Anarcho-environmentalism allegorised

The name Anaarkali in the present context has many meanings - Anaar symbolises the anarchism of the Bhils and kali which means flower bud in Hindi stands for their traditional environmentalism. Anaar in Hindi can also mean the fruit pomegranate which is said to be a panacea for many ills as in the Hindi idiom - "Ek anar sou bimar - One pomegranate for a hundred ill people"! - which describes a situation in which there is only one remedy available for giving to a hundred ill people and so the problem is who to give it to. Thus this name indicates that anarcho-environmentalism is the only cure for the many diseases of modern development! Similarly kali can also imply a budding anarcho-environmentalist movement. Finally according to a legend that is considered to be apocryphal by historians Anarkali was the lover of Prince Salim who was later to become the Mughal emperor Jehangir. Emperor Akbar did not approve of this romance of his son and ordered Anarkali to be bricked in alive into a wall in Lahore in Pakistan but she escaped. Allegorically this means that anarcho-environmentalists can succeed in bringing about the escape of humankind from the self-destructive love of modern development that it is enamoured of at the moment and they will do this by simultaneously supporting women's struggles for their rights.

Saturday, February 9, 2008

Across The Universe

About twentyfive years ago I was sitting in our home in Duliajan in Assam with my head bowed down, ostensibly listening to my late father giving me a severe dressing down for rejecting a career in the corporate sector after graduating as a civil engineer and instead deciding to go and do voluntary work among the adivasis. Useless lotus eating he dubbed it. I was only half listening to him, however, and silently humming a song -

words are flying out like
endless rain into a paper cup
they slither while they pass
they slip away across the universe
pools of sorrow waves of joy
are drifting through my open mind
possessing and caressing me
jai guru deva om
nothing's gonna change my mind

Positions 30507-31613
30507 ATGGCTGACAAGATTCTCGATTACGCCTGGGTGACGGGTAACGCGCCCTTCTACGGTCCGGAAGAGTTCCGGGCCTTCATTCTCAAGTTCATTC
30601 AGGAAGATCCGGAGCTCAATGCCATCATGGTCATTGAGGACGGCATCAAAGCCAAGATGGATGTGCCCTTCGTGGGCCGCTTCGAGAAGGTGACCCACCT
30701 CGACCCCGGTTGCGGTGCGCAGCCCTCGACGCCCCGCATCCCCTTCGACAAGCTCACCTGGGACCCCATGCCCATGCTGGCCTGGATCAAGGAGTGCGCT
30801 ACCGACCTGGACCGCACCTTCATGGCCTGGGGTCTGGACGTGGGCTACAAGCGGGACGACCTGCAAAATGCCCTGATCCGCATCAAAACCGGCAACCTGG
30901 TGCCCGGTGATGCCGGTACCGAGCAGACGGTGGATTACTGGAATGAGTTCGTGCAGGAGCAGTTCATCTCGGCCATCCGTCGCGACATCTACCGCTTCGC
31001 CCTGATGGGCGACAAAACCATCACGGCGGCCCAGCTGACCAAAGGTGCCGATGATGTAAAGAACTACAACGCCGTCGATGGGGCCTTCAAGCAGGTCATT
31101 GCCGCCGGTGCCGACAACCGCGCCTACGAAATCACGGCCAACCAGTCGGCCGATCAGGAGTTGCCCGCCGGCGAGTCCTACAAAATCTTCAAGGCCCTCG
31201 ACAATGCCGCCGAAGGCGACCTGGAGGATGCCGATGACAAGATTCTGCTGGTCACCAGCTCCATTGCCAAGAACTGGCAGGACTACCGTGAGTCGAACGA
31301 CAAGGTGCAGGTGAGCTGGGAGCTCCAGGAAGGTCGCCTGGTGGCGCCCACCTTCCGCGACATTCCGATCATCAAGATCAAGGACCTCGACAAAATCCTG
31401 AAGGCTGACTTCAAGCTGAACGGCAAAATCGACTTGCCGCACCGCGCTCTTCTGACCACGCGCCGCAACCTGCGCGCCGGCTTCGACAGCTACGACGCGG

nothing's gonna change my mind
nothing's gonna change my mind
nothing's gonna change my mind

This memory came back to me because the anniversaries of some epoch making events have coincided over the recent past which are all related to that day. First this beautiful song, "Across the Universe", by the Beatles, which has been described by John Lennon as philosophically the best lyrics he has written and acknowledged by connoisseurs as being musically one of their best, has been beamed out by NASA in digital form towards the North Star Polaris as a signal to extra terrestrial beings of the existence of human beings on earth on the occasion of the fiftieth anniversary of the formation of NASA and the fortieth annivesary of the composition of the first version of the song. Secondly this year is the twentyfifth anniversary of my choosing to work among the adivasis which has been the best decision I have ever taken in my life. Finally this is also almost the twentieth anniversary of my first meeting in 1989 with my surrogate father Baba Amte who passed away today in Anandwan after a long illness at the age of ninetyfour. A sad occasion which brings back to me all the great things that this modern saint had done throughout his life and prompts me to sing the second stanza of the song as an affirmation of my continued determination to follow the path I have chosen and on which I received critical support from him -

images of broken light which
dance before me like a million eyes
that call me on and on across the universe
thoughts meander like a restless wind inside a letter box
they tumble blindly as
they make their way across the universe
jai guru deva om
nothing's gonna change my mind
nothing's gonna change my mind
nothing's gonna change my mind
nothing's gonna change my mind